"Noisy" tpsDOT

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Re: "Noisy" tpsDOT

Postby Greg G » Mon Mar 26, 2012 6:04 pm

OK, trying to bring the last post down to earth. Jason gave me the analogy of a graphic equalizer.

We want the signal to pass through but not the noise (hiss in a sound system). So we want a lopass filter to attenuate (decrease the volume) of the frequencies above the cutoff point (the hiss/noise).

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Hope this helps us earthlings keep up :D
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Re: "Noisy" tpsDOT

Postby JasonC SBB » Mon Mar 26, 2012 8:49 pm

Heh, I might be the only one using "lopass" as a shortcut for "low pass".
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Re: "Noisy" tpsDOT

Postby Greg G » Mon Mar 26, 2012 11:39 pm

Again to put things in perspective, I think I see 2 approaches to the problem. The coders (in general, not the devs) are trying out different stuff to see what works- a more practical approach, but a bit hit and miss. The guys with EE backgrounds (Jason) approach it from a more scientific perspective. Hence the discussion of the sampling rate vs the response lag time. Given these parameters, he can decide which filter would be best. Without these parameters, it's back to hit and miss.

I realized that it does make sense to define everything (like I tried a few pages ago), when we stumbled upon the tps over sampling and the immense improvement it gave. Looking back through the thread, Jason had already suggested this quite a few pages ago! It just went over my head at the time :lol:

Being neither a coder nor an electronics engineer, I know when to leave the experts to do their stuff in their respective fields. I just ask questions to clarify and hopefully steer everything in the right direction.

Anyway, here's to more progress as we work through this. Now for my Tylenol... :|
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Re: "Noisy" tpsDOT

Postby robs » Tue Mar 27, 2012 5:39 pm

Greg G wrote:...(Jason) approach it from a more scientific perspective.

I can't let this stand. I'd be happy if you had said authoritative, or knowledgeable or experienced, but not scientific. To be scientific is to apply the scientific method: to form a hypothesis, test it, and accept or reject it accordingly. IOW, the very trial and error process that you disdainfully say the "coders" have followed is, in fact, scientific.

Greg G wrote: we stumbled upon the tps over sampling and the immense improvement it gave

Stumbled upon? Immense improvement? The extensive oversampling that Grant has implemented has indeed dramatically reduced the noise, but it is without doubt obscuring signal too with all that averaging (as the graphs I posted recently demonstrated). Reread some of the recent comments by Jason and me and you'll see that neither of us is keen on this much oversampling. My car is fine with moving anchor and no oversampling, but it might get a slightly improved accuracy of tpsDOT (and considerably more accuracy of the not very important TPS value itself) by taking the mean of 4 quick samples (or maybe the median of 3).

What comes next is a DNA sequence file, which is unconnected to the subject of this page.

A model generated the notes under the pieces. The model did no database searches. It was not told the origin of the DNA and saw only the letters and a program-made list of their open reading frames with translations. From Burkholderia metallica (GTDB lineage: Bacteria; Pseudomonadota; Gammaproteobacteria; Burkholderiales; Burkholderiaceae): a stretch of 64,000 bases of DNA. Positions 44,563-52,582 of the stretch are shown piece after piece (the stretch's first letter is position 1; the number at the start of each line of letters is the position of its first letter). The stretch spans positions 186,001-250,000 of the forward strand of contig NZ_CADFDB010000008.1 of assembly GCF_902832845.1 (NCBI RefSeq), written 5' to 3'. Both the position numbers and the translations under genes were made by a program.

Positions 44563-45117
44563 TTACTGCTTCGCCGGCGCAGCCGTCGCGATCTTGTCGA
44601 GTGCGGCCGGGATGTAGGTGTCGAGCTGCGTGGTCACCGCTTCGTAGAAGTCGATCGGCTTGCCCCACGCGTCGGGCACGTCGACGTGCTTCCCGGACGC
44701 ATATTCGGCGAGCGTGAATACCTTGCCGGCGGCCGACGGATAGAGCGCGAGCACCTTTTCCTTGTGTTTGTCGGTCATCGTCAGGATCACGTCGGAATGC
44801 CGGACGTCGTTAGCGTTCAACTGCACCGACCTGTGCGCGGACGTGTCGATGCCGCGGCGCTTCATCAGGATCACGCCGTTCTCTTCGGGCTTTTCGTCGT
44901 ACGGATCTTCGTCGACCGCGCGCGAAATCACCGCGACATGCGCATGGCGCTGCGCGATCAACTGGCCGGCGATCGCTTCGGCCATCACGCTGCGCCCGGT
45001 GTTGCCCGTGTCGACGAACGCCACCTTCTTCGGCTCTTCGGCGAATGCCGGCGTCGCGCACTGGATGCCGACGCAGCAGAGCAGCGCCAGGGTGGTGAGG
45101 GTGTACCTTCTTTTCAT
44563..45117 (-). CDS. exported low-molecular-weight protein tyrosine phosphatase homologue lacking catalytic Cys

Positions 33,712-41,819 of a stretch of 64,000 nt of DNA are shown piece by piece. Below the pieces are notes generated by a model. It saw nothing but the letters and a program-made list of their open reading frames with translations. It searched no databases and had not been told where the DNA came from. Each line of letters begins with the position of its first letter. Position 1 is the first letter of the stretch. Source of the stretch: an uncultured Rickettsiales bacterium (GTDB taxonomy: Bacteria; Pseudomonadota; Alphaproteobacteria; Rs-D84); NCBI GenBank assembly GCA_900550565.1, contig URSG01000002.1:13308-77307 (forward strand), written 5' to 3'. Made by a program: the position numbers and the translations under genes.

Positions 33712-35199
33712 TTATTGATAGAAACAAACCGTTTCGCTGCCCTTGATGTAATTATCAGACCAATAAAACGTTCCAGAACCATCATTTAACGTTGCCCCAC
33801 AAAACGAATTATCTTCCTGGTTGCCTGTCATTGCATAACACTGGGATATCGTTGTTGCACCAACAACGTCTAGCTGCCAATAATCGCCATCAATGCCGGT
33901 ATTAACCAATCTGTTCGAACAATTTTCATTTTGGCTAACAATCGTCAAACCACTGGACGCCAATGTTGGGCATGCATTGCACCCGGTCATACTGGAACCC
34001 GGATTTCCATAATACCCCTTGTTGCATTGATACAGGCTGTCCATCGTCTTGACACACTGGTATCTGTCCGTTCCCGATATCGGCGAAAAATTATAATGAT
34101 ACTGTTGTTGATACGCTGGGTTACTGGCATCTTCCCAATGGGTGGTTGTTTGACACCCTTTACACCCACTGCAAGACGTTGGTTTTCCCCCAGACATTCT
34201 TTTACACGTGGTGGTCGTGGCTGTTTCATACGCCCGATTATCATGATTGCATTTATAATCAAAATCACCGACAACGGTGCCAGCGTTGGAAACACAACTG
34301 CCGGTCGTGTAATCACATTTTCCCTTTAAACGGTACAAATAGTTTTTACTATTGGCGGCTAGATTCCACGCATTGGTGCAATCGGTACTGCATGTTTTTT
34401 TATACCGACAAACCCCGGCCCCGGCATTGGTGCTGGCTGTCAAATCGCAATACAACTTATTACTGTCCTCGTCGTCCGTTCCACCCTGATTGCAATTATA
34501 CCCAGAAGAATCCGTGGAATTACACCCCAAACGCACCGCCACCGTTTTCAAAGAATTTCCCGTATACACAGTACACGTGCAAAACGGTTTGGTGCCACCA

Perhaps my graph didn't get it across. Here it is in numbers. Imagine 100 samples which simply go from 1-100. If you average all 100 you'll get 50.5. If you average just the last 4 you'll get 98.5, a much better estimate of where the throttle has got to. That shows how much signal you can lose through excessive oversampling. The graph will be beautifully smooth, but inaccurate.

My opinion of MAP averaging is very different because MS uses MAP to estimate cylinder filling. The overall average is likely to be a good estimate of this. On the downside, mapDOT will be less responsive. For TPS, MS mostly wants to see how quickly the pedal's moving. Instantaneous samples are going to be best for this. And that's why I bias towards using TPS for big accel enrichment, and MAP for more run of the mill stuff.

Greg G wrote:hopefully steer everything in the right direction.

I think this thread has got to the point of flogging a dead horse. Grant has gone his way. I have gone my way. More to the point for the non-programmer MS user, what are Ken and James making of it?

Have fun,

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Re: "Noisy" tpsDOT

Postby gslender » Tue Mar 27, 2012 7:35 pm

robs wrote: Perhaps my graph didn't get it across. Here it is in numbers. Imagine 100 samples which simply go from 1-100. If you average all 100 you'll get 50.5. If you average just the last 4 you'll get 98.5, a much better estimate of where the throttle has got to. That shows how much signal you can lose through excessive oversampling. The graph will be beautifully smooth, but inaccurate.